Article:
The data exchange circuit 16 performs data exchange between the SRAM memory cell SMC and the DRAM memory cell DMC conforming to the LRU system. Since the data of higher access frequency is stored in the SRAM memory cell SMC, the hit rate HIT becomes high. In this embodiment 9, since the data is exchanged between the SRAM memory cell SMC and the DRAM memory cell DMC, the desired data may not be stored in some cases in the accessed address. For example, when the data of address "q-1" is exchanged with the data of address "2P -1", the addresses must be changed at the outside of the semiconductor memory device. Namely, when the access is made to the address "2P -1", the address "q-1" must be accessed actually in place of such address.

Next, a method of transferring the data of DRAM memory cell DMC to SRAM memory cell SMC will be explained by referring to FIG. 2. If the data of higher access frequency is assumed to be stored in the DRAM memory cell DMC connected to the word line WL1 and the DRAM bit line DBL1, this data must be transferred to any SRAM memory cell SMC. Here, transfer of data to the SRAM memory cell SMC connected to the word line WL1 and bit line pair SBL1, /SBL1 will then be explained.

When the potential of the word line WL1 becomes H level, data is read to the bit line pair from all memory cells connected to the word line WL1. The data read to the bit line pair DBL1, /DBL1 is amplified and latched by the sense amplifier 3. Subsequently, when the decode signals SY1 and DY1 become H level, the corresponding column selection gate CS becomes conductive. Therefore, the data latched by the sense amplifier 3 is transferred to the SRAM bit line pair SBL1, /SBL1 through the data input/output line pair IO, /IO. The data of the SRAM bit line pair SBL1, /SBL1 is stored in the memory cell SMC connected to the word line WL1.

As explained, the data of DRAM memory cell array DMC can be transferred to the SRAM memory cell SMC through the data input/output line pair IO, /IO by making conductive a pair of column selection gates in the SRAM memory cell array SA and a pair of column selection gates in the DRAM memory cell array DA.

When such semiconductor memory device is used for a computer, the SRAM circuit and the DRAM circuit as a whole form the main memory, unlike the related art where the DRAM circuit forms the main memory and the SRAM does not form a cash memory like the conventional cash DRAM as shown in FIG. 60. Therefore, the storage capacity of DRAM circuit can be formed smaller than that of the conventional cash DRAM. Accordingly, a size of the semiconductor memory device can be reduced and moreover the manufacturing cost thereof can also be saved.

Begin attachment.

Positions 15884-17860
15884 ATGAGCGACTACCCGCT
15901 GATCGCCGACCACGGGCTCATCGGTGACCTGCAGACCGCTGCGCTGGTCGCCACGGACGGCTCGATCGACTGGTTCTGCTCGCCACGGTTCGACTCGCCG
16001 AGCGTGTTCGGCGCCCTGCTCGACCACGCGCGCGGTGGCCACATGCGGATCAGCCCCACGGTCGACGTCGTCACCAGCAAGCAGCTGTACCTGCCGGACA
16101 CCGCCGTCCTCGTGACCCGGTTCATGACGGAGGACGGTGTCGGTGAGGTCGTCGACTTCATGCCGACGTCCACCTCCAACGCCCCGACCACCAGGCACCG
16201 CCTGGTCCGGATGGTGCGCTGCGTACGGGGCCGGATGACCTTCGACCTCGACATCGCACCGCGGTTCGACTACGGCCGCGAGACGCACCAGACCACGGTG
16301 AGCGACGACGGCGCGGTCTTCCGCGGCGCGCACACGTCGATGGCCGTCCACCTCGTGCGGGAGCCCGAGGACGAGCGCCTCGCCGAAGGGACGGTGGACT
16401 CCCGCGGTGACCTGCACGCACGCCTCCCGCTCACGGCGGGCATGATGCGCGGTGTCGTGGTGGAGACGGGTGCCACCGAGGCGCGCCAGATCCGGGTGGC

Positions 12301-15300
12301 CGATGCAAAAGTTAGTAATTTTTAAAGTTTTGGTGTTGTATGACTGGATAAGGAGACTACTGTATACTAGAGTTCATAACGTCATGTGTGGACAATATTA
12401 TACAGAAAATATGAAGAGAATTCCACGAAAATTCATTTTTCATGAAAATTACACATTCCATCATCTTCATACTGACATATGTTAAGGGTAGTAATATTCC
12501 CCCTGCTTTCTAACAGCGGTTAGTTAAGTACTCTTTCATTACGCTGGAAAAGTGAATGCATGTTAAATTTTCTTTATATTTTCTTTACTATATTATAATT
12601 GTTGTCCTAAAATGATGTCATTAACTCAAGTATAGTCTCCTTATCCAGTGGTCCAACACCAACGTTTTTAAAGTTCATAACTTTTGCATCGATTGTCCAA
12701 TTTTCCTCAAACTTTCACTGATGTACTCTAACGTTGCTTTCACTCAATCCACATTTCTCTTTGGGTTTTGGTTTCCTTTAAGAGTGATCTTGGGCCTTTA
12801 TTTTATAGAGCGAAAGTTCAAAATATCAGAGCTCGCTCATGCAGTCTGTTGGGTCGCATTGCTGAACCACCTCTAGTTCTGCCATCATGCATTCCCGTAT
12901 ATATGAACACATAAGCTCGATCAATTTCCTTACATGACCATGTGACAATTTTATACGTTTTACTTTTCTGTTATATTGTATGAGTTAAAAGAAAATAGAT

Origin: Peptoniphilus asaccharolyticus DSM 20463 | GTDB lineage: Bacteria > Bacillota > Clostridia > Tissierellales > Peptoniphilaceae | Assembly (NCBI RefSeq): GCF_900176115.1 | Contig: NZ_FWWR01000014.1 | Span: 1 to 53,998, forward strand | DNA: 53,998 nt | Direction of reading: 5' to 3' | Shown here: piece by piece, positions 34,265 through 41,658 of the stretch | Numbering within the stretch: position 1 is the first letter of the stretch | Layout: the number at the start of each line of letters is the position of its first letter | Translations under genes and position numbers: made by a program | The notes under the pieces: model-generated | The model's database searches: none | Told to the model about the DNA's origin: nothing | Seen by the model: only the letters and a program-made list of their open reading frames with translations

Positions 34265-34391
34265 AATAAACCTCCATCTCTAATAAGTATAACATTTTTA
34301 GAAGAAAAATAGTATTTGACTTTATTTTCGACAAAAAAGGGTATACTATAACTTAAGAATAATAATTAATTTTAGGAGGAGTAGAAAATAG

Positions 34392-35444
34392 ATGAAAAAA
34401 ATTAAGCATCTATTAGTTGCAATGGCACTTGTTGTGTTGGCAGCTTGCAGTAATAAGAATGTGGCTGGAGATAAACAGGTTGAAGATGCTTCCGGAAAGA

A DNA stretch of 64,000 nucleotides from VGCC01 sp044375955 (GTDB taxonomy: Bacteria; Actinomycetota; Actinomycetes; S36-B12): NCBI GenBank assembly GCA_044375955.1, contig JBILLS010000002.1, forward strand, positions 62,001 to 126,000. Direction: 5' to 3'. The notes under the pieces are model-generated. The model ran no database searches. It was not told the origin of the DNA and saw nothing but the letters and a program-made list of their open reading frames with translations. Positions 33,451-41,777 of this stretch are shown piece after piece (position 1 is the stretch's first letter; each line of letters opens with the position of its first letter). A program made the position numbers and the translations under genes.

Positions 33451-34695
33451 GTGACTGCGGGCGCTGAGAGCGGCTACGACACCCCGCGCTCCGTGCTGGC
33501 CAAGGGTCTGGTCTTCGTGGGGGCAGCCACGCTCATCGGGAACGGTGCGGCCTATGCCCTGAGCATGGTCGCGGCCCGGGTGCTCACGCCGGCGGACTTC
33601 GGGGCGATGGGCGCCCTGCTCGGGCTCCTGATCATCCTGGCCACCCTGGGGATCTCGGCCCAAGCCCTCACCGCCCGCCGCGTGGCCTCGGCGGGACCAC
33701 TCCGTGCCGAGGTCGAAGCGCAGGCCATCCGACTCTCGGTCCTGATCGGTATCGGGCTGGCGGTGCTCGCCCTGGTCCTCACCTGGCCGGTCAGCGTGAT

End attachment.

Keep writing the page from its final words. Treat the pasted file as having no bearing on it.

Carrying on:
Moreover, since the data of high access frequency is almost stored in the SRAM memory cell array SA, this semiconductor memory device has the access rate which is substantially equal to that of SRAM. Therefore, it is now possible to make direct access to this semiconductor memory device from the CPU without particularly providing a cash memory.

Embodiment 10!

FIG. 16 is a block diagram illustrating a total structure of the semiconductor memory device depending on an embodiment 10 of the present invention. By referring to FIG. 16, the semiconductor memory device further comprises a tag memory 17 in addition to the structure shown in FIG. 15.

Between the SRAM and DRAM circuits, the data of the predetermined format size can be exchanged. In FIG. 16, data is exchanged in every couple of addresses (for example, address 0 and address 1). Hereinafter, unit of the addresses to be exchanged is called an exchange block.

A tag memory 17 is provided with (i+1) tag blocks prepared corresponding to these exchange blocks. Each tag block stores the information indicating whether data of the SRAM memory cell in the corresponding exchange block is exchanged with the data of DRAM memory cell or not and the information indicating with which exchange block of the DRAM circuit the SRAM memory cell data is exchanged when data exchange has been performed. For example, when the data of addresses 0 and 1 are exchanged with the data of addresses q and q+1, the information indicating data exchange has been performed and the information indicating the address q are stored in the tag block 0.